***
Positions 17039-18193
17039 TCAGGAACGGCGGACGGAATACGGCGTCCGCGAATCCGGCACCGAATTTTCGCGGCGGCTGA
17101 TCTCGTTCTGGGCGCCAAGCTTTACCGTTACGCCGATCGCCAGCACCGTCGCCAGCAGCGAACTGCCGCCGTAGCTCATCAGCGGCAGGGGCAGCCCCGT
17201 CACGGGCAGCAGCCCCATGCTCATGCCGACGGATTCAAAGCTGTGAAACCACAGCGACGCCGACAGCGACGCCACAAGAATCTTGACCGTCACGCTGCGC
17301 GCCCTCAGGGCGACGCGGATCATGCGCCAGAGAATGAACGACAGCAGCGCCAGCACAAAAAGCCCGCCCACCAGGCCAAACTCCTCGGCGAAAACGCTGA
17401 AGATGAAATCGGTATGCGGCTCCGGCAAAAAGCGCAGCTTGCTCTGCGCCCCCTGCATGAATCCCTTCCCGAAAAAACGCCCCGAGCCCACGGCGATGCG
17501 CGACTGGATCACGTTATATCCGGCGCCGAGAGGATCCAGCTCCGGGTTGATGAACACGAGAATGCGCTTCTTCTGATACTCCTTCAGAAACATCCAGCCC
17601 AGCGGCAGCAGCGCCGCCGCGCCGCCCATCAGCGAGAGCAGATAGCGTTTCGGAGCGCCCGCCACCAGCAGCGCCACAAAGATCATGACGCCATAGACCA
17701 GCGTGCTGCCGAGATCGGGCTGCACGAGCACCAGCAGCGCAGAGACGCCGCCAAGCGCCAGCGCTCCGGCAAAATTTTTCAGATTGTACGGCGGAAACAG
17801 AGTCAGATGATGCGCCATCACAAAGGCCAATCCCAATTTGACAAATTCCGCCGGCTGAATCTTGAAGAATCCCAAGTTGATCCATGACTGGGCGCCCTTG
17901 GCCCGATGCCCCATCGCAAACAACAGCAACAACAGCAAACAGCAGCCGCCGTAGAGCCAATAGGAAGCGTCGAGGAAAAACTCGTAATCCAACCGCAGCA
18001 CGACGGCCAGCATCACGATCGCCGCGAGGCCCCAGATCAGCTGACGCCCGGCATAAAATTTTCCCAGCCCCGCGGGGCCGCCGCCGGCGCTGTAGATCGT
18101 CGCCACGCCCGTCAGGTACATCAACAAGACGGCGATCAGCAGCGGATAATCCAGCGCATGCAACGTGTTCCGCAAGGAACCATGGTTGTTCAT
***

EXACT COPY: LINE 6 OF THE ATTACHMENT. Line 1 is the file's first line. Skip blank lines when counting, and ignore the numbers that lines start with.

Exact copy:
17401 AGATGAAATCGGTATGCGGCTCCGGCAAAAAGCGCAGCTTGCTCTGCGCCCCCTGCATGAATCCCTTCCCGAAAAAACGCCCCGAGCCCACGGCGATGCG